LawTech is no respecter of geographical boundaries
Legal Geek - 06/05/2017

Legal Geek’s aim in 2016 was to make London the best city in the world for starting a LawTech startup. The 500+ delegates who attended our inaugural LawTech Startup Conference last year showed us that the appetite amongst London’s legal industry for achieving this ambition is clearly there and we were super surprised by the international attention the event got so in 2017 we are expanding to promote LawTech adoption across borders with the Legal Geek Road Trip.

Or are we wrong and could this is this just be a London bubble? One that’s artificially inflated by the city’s thriving technology scene whilst elsewhere in Britain, the appetite for LawTech treads water?

The view from the Law Society of Scotland is ‘no’.

Last month the Society published a blog post titled: “Technology and the law: who, where and how?” which explored how the legal industry can get up to speed with technology – posing the question of whether change is best implemented by a young generation of tech-savvy legal professionals; or from the current leaders at the top of the industry?

What the article had no quibbles over was that technology is a coming force in today’s legal industry.

So Legal Geek endeavoured to pick the brains of the blog’s author Rob Marrs – the Law Society of Scotland’s Head of Education – to find out more about how the Society is supporting LawTech north of the border.

He told Legal Geek:

There was a recent survey of law firm leaders by BDO, which polled the result that 98% of partners at 50 national and international law firms see technology as a major challenge for the industry.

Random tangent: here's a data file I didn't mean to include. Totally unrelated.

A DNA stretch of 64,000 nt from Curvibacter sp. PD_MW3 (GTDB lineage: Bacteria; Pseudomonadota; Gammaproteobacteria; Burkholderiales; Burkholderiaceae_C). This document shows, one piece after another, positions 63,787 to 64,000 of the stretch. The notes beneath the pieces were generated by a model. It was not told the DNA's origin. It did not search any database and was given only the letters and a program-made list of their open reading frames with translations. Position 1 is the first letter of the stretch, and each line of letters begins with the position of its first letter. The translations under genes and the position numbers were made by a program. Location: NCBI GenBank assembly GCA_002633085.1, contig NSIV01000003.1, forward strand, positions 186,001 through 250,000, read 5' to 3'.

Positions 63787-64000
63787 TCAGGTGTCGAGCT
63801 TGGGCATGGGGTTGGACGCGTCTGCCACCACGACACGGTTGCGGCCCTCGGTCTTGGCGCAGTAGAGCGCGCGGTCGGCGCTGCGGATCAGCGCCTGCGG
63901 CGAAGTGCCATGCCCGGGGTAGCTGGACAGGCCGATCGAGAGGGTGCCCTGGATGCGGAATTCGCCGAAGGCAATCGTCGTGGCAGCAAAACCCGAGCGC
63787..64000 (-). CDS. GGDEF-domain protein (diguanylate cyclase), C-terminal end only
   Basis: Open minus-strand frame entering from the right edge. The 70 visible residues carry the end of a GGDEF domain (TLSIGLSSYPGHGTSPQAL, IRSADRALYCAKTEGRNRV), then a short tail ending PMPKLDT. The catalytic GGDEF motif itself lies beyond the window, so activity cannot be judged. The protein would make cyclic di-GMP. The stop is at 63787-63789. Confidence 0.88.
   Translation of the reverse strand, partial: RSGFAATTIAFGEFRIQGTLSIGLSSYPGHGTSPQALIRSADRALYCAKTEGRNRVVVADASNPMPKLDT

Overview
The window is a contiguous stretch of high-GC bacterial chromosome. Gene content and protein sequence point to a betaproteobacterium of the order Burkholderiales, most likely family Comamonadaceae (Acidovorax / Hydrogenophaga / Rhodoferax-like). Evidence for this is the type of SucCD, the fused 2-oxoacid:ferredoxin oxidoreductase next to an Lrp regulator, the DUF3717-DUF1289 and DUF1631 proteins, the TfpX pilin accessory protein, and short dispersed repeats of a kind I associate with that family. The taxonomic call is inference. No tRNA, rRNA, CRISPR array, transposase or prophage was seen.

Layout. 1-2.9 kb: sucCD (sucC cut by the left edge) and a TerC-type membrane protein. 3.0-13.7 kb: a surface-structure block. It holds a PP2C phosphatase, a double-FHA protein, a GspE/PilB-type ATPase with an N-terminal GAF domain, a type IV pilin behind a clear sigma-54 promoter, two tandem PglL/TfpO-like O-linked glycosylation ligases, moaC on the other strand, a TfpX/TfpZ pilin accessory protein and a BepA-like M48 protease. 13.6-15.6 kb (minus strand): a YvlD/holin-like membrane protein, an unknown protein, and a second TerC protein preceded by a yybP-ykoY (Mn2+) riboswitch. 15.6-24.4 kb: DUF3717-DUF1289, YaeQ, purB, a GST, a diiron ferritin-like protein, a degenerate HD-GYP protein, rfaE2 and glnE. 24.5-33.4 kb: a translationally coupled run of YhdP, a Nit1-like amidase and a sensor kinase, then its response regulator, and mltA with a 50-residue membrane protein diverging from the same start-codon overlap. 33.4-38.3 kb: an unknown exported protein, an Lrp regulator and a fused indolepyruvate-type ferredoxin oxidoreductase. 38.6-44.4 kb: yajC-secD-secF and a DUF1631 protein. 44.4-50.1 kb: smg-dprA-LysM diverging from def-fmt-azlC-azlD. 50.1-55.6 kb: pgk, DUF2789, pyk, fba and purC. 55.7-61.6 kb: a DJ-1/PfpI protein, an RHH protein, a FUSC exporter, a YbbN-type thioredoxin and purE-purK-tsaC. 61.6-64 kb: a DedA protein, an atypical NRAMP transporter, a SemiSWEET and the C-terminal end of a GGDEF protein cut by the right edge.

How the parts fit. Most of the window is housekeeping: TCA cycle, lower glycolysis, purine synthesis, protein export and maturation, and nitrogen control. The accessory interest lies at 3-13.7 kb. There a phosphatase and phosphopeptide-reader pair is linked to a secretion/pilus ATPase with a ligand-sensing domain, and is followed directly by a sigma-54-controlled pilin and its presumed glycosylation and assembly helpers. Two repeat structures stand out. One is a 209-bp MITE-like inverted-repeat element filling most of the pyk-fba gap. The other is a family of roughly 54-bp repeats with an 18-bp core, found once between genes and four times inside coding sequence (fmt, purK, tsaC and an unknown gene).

When polls such as this emerge you have to take note.

With technology being increasingly important to the Law Society of Scotland’s members, we’ve increased our activity in this area. Last year, we hosted a 24-hour hackathon for legal and IT professionals to come up with new apps and other online solutions to help deliver legal advice and services, and staged a major Technology and Cybercrime Conference.

We have also pioneered an innovative ‘Smartcard’ which provides a digital signature for our members and allows them to cut storage costs, exchange missives instantly, and submit documents online to courts and tribunals.

And just last week we hosted our first Intro to Coding event for members and we are also beginning to think about how we can accommodate legal technologists within the Society.

I’m confident that the Scottish legal profession is responding positively to the challenge of how to incorporate more technology into everyday operations. But this won’t just be achieved by coders, it will need to come from industry leaders as well.”

Legal Geek Founder, Jimmy Vestbirk, commented:

One of our team members recently blogged about whether law students should learn to code, a hot topic in education. It’s great to hear from Rob that the LawTech scene in Scotland is thriving. At Legal Geek we’d love to host an event north of the border in the near future. High Fives.

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